SPIES OF NO COUNTRY
Nonfiction, Algonquin, 2019
In his third nonfiction book, Matti Friedman introduces us to four young men who are caught up in the fraught events surrounding the birth of Israel in 1948 and drawn into secret lives, becoming the nucleus of Israel’s intelligence service.
The tiny, amateur unit known as the “Arab Section” was conceived during WWII by British spies and Jewish militia leaders in Palestine. Consisting of Jews from Arab countries who could pass as Arabs, it was intended to gather intelligence and carry out sabotage and assassinations.
When the first Jewish-Arab war erupted in 1948 and Palestinian refugees began fleeing the fighting, a small cadre of Section agents disguised as refugees joined the exodus. They fled to Beirut, where they spent the next two years undercover, sending messages back to Israel via a short-wave radio whose antenna was disguised as a clothesline. Of the dozen men in the unit at the war’s beginning, five were caught and executed.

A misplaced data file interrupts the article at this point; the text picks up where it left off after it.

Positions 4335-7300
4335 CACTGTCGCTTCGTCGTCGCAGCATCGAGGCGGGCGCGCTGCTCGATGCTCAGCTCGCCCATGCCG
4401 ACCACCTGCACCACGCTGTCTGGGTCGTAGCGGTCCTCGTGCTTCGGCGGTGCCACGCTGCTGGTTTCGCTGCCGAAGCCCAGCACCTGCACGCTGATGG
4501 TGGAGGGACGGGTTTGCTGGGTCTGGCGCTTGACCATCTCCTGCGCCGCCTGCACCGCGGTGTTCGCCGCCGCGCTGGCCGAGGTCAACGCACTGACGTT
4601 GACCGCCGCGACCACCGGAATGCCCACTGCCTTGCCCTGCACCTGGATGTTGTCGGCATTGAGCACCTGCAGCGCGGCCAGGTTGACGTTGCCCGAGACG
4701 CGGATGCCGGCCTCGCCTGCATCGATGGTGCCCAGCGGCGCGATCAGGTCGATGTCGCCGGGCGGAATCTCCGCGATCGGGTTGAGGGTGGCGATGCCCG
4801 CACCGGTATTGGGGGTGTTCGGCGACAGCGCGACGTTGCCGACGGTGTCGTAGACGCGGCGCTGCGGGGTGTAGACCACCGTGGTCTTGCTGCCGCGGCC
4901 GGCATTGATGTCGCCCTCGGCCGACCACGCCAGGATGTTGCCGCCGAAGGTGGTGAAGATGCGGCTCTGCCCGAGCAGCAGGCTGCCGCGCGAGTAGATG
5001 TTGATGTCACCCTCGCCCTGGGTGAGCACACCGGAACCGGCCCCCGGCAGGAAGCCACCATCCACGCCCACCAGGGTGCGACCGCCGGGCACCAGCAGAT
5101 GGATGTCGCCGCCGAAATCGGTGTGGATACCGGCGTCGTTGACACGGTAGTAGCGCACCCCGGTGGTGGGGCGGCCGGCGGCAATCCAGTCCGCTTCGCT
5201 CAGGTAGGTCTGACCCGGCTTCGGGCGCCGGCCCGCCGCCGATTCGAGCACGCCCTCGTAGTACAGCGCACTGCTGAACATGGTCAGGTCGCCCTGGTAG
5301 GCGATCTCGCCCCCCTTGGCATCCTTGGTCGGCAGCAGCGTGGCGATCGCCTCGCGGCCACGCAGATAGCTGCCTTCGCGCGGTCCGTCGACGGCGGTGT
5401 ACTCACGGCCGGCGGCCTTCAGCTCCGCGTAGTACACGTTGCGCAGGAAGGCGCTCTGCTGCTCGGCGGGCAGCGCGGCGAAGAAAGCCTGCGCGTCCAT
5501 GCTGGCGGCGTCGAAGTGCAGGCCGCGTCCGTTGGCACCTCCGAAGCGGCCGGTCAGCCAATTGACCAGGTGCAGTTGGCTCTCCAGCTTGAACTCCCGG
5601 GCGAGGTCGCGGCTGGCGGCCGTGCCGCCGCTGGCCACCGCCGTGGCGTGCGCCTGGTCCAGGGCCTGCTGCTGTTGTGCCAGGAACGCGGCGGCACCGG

Espionage, John le Carré once wrote, is the “secret theater of our society.” The Arab Section is not just a spy story, but a surprising window into the nature of Israel – a country that sees itself as belonging to the story of Europe, but where more than half of the population is native to the Middle East. Starring complicated characters with slippery identities moving in the shadow of great events, The Arab Section tells a very different story about what Israel is and how it was created.
Canada: Signal/McLelland & Stewart; Czech: Vysehrad/Albatross; France: Editions Liana Levi; Germany: Hentrich & Hentrich; Hungary: Gabo; Italy: Giuntina; Romania: RAO; Russia: Knizhniki; Israel: Kinneret; USA: Algonquin;